Reps. Zoe Lofgren on Opposing the House GOP's Immigration Bill H.R. 2278, the "SAFE Act"

June 18, 2013
Press Release

Reps. Zoe Lofgren (D-CA) delivered the following statement during a mark-up of H.R. 2278, the "Strengthen and Fortify Enforcement Act" (The SAFE Act), in the House Judiciary Committee:

Thank you Mr. Chairman. This bill must be opposed.

It would turn millions of undocumented immigrants into criminals overnight.

It would turn State and local law enforcement officers around the country into immigration agents.

It would expand mandatory and prolonged detention.

It would deny due process and judicial review. It ignores the problems of racial profiling and unlawful discrimination that are sure to result from the language in the bill.

We had a similar bill eight years ago which I opposed for the same reasons. And, unfortunately, in some ways this bill is even worse.

Last Thursday we had an at times contentious hearing about this bill. My colleagues and I pointed out that while the entire country is looking for solutions to our broken immigration system‹which must include a path to earned permanent legal residence for the undocumented‹this bill would instead turn those people into criminals.

On Friday afternoon we received Chairman Goodlatte's proposed amendment to the bill. And rather than remedying this fatal flaw‹an approach that was soundly rejected 8 years ago‹the Chairman proposes to add yet another criminal penalty onto the backs of the undocumented. This penalty for "unlawful presence" comes directly from the bill eight years ago. So now undocumented immigrants in this country could face prosecution for two separate criminal offenses. One being alive in America.

The country has considered and rejected mass deportation or self-deportation. And members of this Committee have admitted that is not realistic. So how can it make any more sense to imprison all of those people? And what comes after imprisonment? The bill doesn't say, but it certainly suggests that it would involve prolonged detention, no due process, and ultimately deportation.

I need to focus on one other aspect of this bill: the decision to delegate immigration enforcement authorities to state and local officials and agencies without any checks at all. The bill does this in several different ways. And, taken together, the bill will endanger public safety, increase racial profiling, and infringe basic due process rights.

This bill would allow every single State and locality to pass its own immigration laws. It's bad enough that the bill makes undocumented immigrants guilty of two Federal crimes. By allowing States and localities to pass similar criminal laws, the bill will make the situation infinitely worse.

This bill also eviscerates the minimal protections against discrimination and abuse that currently exist in the 287(g) program. We know those protections don't work.

The evidence of racial profiling and unlawful detentions and arrests in 287(g) jurisdictions is piling up. But instead of making the situation better out of respect for the Constitution, this bill does the very opposite.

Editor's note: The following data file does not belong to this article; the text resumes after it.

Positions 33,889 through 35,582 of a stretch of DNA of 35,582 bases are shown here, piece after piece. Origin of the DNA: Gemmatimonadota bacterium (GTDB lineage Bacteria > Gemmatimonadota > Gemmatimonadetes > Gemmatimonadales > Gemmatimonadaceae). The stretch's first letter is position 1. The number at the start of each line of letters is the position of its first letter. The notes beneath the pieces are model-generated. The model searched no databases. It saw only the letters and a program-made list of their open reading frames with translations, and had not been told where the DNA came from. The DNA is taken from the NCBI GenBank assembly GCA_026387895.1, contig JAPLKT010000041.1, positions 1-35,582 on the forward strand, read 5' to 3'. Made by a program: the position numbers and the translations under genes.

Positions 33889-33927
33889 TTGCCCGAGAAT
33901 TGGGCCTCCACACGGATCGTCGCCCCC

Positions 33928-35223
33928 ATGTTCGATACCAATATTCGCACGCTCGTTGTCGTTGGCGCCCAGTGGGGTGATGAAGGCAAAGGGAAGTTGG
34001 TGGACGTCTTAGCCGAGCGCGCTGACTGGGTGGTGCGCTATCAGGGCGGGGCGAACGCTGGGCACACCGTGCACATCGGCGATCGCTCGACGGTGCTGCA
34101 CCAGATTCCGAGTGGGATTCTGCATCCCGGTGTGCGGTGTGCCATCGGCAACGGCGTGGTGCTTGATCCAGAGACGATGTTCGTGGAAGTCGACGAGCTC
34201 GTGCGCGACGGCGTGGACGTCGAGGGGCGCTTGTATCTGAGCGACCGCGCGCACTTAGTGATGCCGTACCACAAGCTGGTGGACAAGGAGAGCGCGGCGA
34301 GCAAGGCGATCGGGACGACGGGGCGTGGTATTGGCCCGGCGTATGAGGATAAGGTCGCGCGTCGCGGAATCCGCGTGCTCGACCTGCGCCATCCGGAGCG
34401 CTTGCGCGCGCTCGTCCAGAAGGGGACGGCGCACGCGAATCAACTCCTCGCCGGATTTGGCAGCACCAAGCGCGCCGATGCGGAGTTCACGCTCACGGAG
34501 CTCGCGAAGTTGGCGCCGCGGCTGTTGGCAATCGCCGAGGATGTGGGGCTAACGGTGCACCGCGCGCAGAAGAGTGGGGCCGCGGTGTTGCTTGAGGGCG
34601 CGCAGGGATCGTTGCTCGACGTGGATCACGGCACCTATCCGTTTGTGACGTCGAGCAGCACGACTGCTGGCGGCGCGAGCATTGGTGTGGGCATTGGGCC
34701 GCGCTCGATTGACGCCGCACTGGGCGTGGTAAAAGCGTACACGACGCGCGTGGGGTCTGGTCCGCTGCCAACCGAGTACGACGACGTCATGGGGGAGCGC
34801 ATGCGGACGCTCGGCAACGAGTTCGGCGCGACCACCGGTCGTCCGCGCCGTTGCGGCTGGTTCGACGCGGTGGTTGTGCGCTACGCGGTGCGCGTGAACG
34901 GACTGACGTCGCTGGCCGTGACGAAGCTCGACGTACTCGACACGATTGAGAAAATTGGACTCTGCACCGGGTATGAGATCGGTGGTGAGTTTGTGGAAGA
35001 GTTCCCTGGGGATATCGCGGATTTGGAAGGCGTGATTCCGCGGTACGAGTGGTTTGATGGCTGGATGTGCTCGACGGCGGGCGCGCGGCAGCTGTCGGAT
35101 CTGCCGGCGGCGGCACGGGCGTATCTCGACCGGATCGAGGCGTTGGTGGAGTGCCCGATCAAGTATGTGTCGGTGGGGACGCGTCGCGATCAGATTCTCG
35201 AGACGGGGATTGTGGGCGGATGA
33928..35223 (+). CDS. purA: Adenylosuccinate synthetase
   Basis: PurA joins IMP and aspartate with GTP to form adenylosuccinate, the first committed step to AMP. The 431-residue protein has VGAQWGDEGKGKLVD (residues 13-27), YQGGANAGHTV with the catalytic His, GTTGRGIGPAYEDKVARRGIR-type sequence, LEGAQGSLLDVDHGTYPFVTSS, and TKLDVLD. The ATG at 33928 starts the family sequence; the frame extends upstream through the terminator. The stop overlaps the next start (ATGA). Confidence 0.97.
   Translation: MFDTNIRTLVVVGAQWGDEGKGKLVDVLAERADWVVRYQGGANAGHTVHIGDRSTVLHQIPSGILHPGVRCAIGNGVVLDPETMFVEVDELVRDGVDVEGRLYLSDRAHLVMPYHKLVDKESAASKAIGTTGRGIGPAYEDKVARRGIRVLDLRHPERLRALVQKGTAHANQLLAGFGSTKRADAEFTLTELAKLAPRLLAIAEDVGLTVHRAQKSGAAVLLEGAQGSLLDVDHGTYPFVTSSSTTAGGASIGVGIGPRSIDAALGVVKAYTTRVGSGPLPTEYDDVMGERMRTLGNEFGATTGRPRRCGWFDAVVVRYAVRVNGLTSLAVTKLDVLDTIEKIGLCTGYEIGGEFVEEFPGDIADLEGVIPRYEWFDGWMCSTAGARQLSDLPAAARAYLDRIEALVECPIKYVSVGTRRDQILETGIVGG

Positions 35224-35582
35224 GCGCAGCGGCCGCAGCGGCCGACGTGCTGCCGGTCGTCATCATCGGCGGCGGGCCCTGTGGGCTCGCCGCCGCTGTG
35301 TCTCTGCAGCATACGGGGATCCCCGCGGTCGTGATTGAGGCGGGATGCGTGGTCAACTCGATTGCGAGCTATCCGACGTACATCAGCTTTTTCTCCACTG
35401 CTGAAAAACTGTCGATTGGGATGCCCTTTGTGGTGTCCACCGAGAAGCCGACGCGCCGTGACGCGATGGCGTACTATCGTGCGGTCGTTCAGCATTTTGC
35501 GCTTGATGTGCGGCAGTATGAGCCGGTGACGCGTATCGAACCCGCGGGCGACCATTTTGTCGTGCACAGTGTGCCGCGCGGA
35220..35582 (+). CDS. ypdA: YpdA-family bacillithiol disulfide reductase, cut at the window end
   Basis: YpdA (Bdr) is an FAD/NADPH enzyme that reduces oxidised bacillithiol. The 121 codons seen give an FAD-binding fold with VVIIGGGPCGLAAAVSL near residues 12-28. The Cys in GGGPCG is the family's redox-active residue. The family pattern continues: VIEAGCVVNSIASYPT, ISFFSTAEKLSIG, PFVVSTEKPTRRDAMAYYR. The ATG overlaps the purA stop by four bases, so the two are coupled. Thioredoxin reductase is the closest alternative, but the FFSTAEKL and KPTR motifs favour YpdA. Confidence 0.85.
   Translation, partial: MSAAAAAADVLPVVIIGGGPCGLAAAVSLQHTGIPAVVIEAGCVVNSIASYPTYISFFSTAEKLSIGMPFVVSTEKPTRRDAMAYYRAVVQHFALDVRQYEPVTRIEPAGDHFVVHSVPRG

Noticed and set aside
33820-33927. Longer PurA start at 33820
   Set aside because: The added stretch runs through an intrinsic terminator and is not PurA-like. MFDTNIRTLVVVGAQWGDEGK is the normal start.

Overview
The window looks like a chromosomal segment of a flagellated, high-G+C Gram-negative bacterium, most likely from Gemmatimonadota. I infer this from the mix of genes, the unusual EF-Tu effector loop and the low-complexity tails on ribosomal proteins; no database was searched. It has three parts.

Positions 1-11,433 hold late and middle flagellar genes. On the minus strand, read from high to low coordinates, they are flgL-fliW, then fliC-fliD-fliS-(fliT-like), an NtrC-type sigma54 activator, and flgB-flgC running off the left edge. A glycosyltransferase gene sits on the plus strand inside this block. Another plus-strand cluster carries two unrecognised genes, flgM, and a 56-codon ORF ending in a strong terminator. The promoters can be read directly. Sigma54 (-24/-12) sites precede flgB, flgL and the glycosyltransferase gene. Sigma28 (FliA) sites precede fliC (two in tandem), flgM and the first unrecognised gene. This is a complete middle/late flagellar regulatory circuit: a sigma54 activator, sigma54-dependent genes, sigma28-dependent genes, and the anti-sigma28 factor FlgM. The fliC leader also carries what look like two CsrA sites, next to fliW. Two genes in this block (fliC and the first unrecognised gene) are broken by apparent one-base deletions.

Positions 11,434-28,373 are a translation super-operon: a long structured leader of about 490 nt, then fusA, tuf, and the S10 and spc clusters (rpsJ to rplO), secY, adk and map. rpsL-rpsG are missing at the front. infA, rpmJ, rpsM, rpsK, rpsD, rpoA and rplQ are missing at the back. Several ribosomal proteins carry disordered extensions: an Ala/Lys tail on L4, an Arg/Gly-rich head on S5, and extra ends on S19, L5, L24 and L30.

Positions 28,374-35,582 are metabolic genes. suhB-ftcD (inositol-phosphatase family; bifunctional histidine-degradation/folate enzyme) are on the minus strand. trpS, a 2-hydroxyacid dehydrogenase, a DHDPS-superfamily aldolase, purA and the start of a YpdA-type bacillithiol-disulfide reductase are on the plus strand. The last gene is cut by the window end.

I have spent a good part of the last four years working with people on both sides of the aisle to find compromise on the immigration issue. I have had numerous conversations, one-on-one, with Republicans and Democrats alike. On the issue of immigration, at this time, I believe there are more areas of agreement than disagreement. But this bill does not reflect that common ground.

I believe we agree that our immigration system is broken and that we need a solution that respects the rule of law and our common humanity.

I believe we want to empower state and local law enforcement personnel to do their jobs, which means first and foremost keeping our communities safe.

I believe we want to respect the Constitution and ensure that people are not deprived of liberty without due process or as a result of racial profiling or other forms of discrimination.

However, and unfortunately, this bill simply fails to meet all of these shared goals. Instead, the bill takes us back in time to an approach that has long been rejected by the American people. I hope that the Committee's consideration of this bill is merely a bump in the road, because I believe that we've been making solid progress up to this point.

This bill puts in doubt that shared belief that we can come together and solve the problem of our broken immigration system together on a bipartisan basis. None of us want to see proceedings in the House disrupted, but I understand why demonstrators were here this morning. This is very personal to families whose family members are threatened, and for people who live in fear and want to become Americans.

I think if this bill were to become law, we would expect‹as we saw eight years ago‹millions of American citizens taking to the streets to demonstrate to protect members of their family and members of their community from the wrong things that this bill would incur. I will offer amendments to the bill, but frankly, I don't believe the bill can be corrected. And I am very sorry we are proceeding with the mark-up.

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Click here for video of Rep. Lofgren's Statement and other interactions during the mark-up.